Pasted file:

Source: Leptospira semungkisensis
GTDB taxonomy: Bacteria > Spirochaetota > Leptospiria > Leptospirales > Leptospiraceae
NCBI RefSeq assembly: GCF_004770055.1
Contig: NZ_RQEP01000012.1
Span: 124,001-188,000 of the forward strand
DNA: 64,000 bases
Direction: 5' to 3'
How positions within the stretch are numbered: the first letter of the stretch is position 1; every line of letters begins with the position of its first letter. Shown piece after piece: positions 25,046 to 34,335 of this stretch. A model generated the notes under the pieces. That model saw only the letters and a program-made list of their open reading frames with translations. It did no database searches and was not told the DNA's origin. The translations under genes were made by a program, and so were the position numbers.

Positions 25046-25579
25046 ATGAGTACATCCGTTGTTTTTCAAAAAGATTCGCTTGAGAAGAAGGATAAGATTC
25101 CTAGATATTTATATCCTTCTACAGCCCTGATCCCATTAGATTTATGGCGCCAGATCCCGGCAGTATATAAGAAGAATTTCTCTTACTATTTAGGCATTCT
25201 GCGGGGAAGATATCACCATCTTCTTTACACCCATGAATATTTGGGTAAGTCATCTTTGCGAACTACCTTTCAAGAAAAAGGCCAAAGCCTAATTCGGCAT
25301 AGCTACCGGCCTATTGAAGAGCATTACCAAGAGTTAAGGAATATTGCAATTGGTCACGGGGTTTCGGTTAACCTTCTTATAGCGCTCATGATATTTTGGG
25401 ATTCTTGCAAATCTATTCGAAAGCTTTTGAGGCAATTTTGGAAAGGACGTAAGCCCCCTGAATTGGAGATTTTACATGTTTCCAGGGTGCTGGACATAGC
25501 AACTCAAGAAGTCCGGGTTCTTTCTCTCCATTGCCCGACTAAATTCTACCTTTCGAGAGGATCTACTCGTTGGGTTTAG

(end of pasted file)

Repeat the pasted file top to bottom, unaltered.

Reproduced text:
Source: Leptospira semungkisensis
GTDB taxonomy: Bacteria > Spirochaetota > Leptospiria > Leptospirales > Leptospiraceae
NCBI RefSeq assembly: GCF_004770055.1
Contig: NZ_RQEP01000012.1
Span: 124,001-188,000 of the forward strand
DNA: 64,000 bases
Direction: 5' to 3'
How positions within the stretch are numbered: the first letter of the stretch is position 1; every line of letters begins with the position of its first letter. Shown piece after piece: positions 25,046 to 34,335 of this stretch. A model generated the notes under the pieces. That model saw only the letters and a program-made list of their open reading frames with translations. It did no database searches and was not told the DNA's origin. The translations under genes were made by a program, and so were the position numbers.

Positions 25046-25579
25046 ATGAGTACATCCGTTGTTTTTCAAAAAGATTCGCTTGAGAAGAAGGATAAGATTC
25101 CTAGATATTTATATCCTTCTACAGCCCTGATCCCATTAGATTTATGGCGCCAGATCCCGGCAGTATATAAGAAGAATTTCTCTTACTATTTAGGCATTCT
25201 GCGGGGAAGATATCACCATCTTCTTTACACCCATGAATATTTGGGTAAGTCATCTTTGCGAACTACCTTTCAAGAAAAAGGCCAAAGCCTAATTCGGCAT
25301 AGCTACCGGCCTATTGAAGAGCATTACCAAGAGTTAAGGAATATTGCAATTGGTCACGGGGTTTCGGTTAACCTTCTTATAGCGCTCATGATATTTTGGG
25401 ATTCTTGCAAATCTATTCGAAAGCTTTTGAGGCAATTTTGGAAAGGACGTAAGCCCCCTGAATTGGAGATTTTACATGTTTCCAGGGTGCTGGACATAGC
25501 AACTCAAGAAGTCCGGGTTCTTTCTCTCCATTGCCCGACTAAATTCTACCTTTCGAGAGGATCTACTCGTTGGGTTTAG